Severe Dengue Virus Infection in Pediatric Travelers Visiting Friends and Relatives after Travel to the Caribbean

Nivedita Krishnan Department of Pediatrics, Division of Pediatric Infectious Diseases, Bronx Center for Travel and International Health, Bronx-Lebanon Hospital Center, Bronx, New York; Department of Pediatrics, Albert Einstein College of Medicine, Bronx, New York

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Murli Purswani Department of Pediatrics, Division of Pediatric Infectious Diseases, Bronx Center for Travel and International Health, Bronx-Lebanon Hospital Center, Bronx, New York; Department of Pediatrics, Albert Einstein College of Medicine, Bronx, New York

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Stefan Hagmann Department of Pediatrics, Division of Pediatric Infectious Diseases, Bronx Center for Travel and International Health, Bronx-Lebanon Hospital Center, Bronx, New York; Department of Pediatrics, Albert Einstein College of Medicine, Bronx, New York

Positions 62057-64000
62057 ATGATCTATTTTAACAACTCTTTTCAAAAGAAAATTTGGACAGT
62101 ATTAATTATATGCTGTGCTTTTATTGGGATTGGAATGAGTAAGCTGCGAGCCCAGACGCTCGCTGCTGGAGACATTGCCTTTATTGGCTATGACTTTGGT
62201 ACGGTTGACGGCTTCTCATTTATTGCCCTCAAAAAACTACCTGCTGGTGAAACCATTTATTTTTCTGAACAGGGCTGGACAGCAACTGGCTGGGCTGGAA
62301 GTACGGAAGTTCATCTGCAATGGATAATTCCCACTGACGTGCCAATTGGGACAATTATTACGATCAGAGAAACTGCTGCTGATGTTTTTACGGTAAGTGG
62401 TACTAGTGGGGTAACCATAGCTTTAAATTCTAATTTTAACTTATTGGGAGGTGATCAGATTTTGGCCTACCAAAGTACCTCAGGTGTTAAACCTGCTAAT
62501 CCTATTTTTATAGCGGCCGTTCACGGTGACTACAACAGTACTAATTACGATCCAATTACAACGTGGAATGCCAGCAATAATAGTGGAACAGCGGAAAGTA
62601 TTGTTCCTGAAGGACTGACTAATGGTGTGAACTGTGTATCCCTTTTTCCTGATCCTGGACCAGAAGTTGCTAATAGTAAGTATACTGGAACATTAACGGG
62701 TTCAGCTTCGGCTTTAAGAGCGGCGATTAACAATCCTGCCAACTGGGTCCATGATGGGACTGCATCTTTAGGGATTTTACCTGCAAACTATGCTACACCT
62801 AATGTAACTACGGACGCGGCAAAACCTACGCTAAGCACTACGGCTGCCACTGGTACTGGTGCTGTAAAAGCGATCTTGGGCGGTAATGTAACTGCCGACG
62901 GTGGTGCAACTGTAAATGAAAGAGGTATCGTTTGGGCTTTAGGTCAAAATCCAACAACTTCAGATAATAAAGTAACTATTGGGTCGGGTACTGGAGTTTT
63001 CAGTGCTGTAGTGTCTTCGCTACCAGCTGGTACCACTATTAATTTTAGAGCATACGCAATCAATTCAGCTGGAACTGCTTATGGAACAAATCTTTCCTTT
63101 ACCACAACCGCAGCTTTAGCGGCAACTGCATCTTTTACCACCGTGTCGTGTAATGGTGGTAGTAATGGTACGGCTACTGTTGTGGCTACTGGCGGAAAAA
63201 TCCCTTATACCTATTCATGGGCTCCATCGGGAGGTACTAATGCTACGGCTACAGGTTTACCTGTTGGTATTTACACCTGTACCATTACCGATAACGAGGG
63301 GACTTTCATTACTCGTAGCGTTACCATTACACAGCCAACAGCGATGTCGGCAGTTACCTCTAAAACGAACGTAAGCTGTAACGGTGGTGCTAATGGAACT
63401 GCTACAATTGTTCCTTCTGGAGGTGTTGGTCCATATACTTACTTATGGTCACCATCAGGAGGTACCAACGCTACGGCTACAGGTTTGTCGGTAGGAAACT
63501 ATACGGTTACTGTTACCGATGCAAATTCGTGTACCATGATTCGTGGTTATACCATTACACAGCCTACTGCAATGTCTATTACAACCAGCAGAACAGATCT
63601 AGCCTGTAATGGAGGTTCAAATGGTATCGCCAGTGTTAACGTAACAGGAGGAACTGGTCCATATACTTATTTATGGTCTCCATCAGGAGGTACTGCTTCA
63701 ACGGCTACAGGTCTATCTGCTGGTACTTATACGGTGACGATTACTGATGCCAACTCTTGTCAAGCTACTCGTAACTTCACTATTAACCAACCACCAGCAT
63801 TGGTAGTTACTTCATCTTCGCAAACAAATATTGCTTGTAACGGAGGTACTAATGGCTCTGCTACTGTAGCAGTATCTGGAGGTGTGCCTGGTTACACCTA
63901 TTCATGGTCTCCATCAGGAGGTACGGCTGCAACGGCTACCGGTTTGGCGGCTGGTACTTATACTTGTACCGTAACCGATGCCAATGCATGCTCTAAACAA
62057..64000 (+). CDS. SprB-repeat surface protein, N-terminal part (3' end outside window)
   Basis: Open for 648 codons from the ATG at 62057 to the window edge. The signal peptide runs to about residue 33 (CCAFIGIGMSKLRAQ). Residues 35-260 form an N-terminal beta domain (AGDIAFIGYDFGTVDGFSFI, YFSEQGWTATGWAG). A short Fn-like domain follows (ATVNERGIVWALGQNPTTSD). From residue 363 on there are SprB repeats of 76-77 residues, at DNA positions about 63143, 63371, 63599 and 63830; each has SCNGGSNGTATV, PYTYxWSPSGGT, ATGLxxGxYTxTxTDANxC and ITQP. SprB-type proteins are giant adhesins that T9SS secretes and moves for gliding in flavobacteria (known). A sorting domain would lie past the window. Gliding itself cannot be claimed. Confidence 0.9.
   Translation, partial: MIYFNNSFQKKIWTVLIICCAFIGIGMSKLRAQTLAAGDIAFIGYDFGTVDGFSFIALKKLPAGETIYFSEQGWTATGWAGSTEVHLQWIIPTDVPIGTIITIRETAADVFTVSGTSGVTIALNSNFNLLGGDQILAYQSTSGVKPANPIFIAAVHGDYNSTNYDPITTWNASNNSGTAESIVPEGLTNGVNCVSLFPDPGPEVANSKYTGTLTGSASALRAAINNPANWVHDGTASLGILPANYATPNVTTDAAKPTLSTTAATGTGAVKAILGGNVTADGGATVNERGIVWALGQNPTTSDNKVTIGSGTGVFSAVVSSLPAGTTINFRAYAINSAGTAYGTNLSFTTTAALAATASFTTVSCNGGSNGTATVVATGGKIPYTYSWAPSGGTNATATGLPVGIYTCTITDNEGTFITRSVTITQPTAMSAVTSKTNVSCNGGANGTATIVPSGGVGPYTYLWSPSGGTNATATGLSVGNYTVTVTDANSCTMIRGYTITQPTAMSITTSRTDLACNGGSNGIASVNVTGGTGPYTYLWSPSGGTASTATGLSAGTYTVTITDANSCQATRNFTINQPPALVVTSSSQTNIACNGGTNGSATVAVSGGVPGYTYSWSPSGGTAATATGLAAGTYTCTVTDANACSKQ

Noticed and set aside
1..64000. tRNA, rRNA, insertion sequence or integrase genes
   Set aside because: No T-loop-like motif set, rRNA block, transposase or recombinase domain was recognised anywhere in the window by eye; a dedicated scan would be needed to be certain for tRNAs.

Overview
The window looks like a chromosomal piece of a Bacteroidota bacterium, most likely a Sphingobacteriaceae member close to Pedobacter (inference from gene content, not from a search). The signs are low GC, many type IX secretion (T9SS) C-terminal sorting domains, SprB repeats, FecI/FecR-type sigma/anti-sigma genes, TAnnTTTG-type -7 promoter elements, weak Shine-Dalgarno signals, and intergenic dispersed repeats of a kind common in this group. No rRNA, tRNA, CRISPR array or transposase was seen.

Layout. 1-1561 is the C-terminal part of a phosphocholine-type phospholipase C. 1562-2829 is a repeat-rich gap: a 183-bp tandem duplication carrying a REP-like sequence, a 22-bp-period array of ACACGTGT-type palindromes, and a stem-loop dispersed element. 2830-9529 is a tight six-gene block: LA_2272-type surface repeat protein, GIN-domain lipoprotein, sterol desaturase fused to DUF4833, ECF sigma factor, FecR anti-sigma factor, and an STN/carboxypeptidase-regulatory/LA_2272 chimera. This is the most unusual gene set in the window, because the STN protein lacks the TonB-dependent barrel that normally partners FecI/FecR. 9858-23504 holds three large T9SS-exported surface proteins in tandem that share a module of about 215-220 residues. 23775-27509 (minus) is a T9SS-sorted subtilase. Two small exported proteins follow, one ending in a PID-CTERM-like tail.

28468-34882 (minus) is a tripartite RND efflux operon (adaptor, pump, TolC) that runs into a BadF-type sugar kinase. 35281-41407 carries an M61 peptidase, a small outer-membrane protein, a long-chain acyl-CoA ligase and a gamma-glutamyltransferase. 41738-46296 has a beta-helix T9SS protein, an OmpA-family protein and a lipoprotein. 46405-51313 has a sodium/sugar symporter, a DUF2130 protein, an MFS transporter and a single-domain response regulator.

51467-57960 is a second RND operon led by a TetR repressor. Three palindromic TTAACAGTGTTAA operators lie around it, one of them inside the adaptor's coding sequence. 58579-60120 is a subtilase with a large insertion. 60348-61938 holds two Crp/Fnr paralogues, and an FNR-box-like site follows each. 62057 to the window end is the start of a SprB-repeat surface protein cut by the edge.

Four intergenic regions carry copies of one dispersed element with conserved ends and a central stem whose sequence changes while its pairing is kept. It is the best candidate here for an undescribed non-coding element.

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Of eight children given a diagnosis of dengue, a complicated course developed in three (38%), including one infant with dengue shock syndrome. Children visiting friends and relatives in dengue-endemic regions are at risk for severe dengue-associated morbidity. Children of families originally from these locations may benefit from pre-travel advice and may represent candidates for a future dengue vaccine.

Author Notes

*Address correspondence to Stefan Hagmann, Department of Pediatrics, Bronx Lebanon Hospital, 1650 Selwyn Avenue, Bronx, NY 10457. E-mail: shagmann@bronxleb.org

Authors' addresses: Nivedita Krishnan, Murli Purswani, and Stefan Hagmann, Department of Pediatrics, Bronx-Lebanon Hospital Center, Bronx, NY, E-mails: nkrishna@bronxleb.org, mpurswan@bronxleb.org, and shagmann@bronxleb.org.

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